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Fillers

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  • vrsculptor@hotmail.com
    I was considering using fillers to reduce printing cost per inch. The thermal angle never occurred to me. I have local access to West System fillers. If I were
    Message 1 of 2 , Sep 30 8:43 AM
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      I was considering using fillers to reduce printing cost per inch. The thermal angle never occurred to me. I have local access to West System fillers. If I were to experiment with a filler and Dymax which would you suggest starting with?

      West Systems fillers:
      406 Colloidal Silica is a thickening additive used to control the viscosity of the epoxy and prevent epoxy runoff in vertical and overhead joints. 406 is a very strong filler that creates a smooth mixture, ideal for general bonding and filleting. It is also our most versatile filler. Often used in combination with other fillers, it can be used to improve strength, abrasion resistance, and consistency of fairing compounds, resulting in a tougher, smoother surface.

      407 Low-Density filler is a blended microballoon-based filler used to make fairing putties that are easy to sand or carve. Reasonably strong on a strength-to-weight basis. Cures to a dark red/brown color.

      410 Microlight™ is the ideal low-density filler for creating a light, easily-worked fairing compound especially suited for fairing large areas. Microlight mixes with greater ease than 407 Low-Density filler or microballoons and is approximately 30% easier to sand. It feathers to a fine edge and is also more economical for large fairing jobs. Not recommended under dark paint or other surfaces subject to high temperatures. Cures to a tan color.

      Roger
    • Fernando
      I would go with microbaloons of the fines graining. Colloidal Silica (also fused Silica) helps for pigment carrying and suspension of the microballoons. But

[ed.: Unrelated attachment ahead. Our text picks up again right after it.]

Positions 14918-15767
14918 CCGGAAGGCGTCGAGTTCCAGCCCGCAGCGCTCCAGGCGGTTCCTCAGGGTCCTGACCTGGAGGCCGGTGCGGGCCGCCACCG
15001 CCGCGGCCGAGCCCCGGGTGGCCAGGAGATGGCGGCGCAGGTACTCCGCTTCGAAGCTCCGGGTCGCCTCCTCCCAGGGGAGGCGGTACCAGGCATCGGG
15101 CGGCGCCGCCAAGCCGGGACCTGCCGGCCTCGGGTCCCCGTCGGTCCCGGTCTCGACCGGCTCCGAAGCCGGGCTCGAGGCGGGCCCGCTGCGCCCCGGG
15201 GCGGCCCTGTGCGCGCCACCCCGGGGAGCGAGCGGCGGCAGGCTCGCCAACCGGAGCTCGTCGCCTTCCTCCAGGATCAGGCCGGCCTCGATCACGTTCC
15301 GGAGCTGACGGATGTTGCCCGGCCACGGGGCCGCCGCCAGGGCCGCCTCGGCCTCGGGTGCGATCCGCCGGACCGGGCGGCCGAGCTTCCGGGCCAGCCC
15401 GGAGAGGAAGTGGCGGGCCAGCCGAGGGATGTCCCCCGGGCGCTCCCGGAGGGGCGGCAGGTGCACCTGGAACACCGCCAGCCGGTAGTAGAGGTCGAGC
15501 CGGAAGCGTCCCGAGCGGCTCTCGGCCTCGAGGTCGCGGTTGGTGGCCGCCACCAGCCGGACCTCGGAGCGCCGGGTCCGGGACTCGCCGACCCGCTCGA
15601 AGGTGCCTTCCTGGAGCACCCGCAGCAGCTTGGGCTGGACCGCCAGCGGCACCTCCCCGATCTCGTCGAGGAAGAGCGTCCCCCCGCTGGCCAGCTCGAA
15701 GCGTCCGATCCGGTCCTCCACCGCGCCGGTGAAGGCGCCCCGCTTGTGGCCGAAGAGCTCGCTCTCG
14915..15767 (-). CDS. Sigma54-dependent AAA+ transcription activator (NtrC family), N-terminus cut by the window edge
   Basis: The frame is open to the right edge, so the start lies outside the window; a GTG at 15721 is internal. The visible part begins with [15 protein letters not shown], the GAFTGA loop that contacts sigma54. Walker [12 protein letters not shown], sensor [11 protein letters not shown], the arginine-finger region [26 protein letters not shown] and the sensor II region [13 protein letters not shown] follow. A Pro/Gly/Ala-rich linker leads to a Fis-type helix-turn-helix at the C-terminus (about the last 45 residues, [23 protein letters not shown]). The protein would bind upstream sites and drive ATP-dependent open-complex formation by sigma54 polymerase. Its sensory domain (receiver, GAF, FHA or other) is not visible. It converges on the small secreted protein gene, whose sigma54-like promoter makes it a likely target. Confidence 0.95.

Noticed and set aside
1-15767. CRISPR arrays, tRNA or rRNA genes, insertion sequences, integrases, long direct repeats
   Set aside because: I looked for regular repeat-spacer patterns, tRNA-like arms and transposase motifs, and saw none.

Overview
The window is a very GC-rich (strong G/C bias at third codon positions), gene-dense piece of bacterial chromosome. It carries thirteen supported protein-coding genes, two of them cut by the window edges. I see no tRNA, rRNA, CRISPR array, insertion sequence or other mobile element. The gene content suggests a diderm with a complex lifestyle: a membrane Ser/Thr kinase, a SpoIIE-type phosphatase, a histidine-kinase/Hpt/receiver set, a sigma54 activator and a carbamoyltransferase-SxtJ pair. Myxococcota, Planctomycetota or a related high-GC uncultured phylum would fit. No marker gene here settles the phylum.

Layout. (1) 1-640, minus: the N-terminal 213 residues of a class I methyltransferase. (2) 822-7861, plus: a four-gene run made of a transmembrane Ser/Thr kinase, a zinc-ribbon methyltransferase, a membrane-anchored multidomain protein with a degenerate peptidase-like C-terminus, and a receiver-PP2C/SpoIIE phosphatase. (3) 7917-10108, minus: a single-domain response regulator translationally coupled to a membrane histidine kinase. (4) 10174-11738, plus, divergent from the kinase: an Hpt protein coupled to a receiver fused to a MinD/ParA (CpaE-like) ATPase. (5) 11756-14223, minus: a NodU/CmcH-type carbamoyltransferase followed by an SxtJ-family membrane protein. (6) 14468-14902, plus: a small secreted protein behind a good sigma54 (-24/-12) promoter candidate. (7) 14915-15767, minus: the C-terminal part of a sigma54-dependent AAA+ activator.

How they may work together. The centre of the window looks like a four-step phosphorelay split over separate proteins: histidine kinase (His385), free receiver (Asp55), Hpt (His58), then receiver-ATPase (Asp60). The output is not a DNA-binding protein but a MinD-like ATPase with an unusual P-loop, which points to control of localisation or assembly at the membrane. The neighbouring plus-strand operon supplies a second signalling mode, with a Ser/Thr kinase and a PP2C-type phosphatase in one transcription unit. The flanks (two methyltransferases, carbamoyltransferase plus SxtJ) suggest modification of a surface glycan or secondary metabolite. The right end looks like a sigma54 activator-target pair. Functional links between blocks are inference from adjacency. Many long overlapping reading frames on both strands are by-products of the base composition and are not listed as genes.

Message 2 of 2 , Oct 1, 2011
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        I would go with microbaloons of the fines graining.
        Colloidal Silica (also fused Silica) helps for pigment carrying and
        suspension of the microballoons. But little should be used as the
        viscosity skyrockets and that's no good for our uses. You don't want to
        end up with a paste.

        I would try the 410, as it seems to have a finer structure.

        I myslef would like to find a source of 3M microballoons, as they offer
        standardized grain sizes. I know they have a 20 to 40um microballoon
        (W-210...) product which I think would be ideal for our resolutions.


        On Fri, 2011-09-30 at 15:43 +0000, vrsculptor@... wrote:
        >
        > I was considering using fillers to reduce printing cost per inch. The
        > thermal angle never occurred to me. I have local access to West System
        > fillers. If I were to experiment with a filler and Dymax which would
        > you suggest starting with?
        >
        > West Systems fillers:
        > 406 Colloidal Silica is a thickening additive used to control the
        > viscosity of the epoxy and prevent epoxy runoff in vertical and
        > overhead joints. 406 is a very strong filler that creates a smooth
        > mixture, ideal for general bonding and filleting. It is also our most
        > versatile filler. Often used in combination with other fillers, it can
        > be used to improve strength, abrasion resistance, and consistency of
        > fairing compounds, resulting in a tougher, smoother surface.
        >
        > 407 Low-Density filler is a blended microballoon-based filler used to
        > make fairing putties that are easy to sand or carve. Reasonably strong
        > on a strength-to-weight basis. Cures to a dark red/brown color.
        >
        > 410 Microlight™ is the ideal low-density filler for creating a light,
        > easily-worked fairing compound especially suited for fairing large
        > areas. Microlight mixes with greater ease than 407 Low-Density filler
        > or microballoons and is approximately 30% easier to sand. It feathers
        > to a fine edge and is also more economical for large fairing jobs. Not
        > recommended under dark paint or other surfaces subject to high
        > temperatures. Cures to a tan color.
        >
        > Roger
        >
        >
        >
        >
        >
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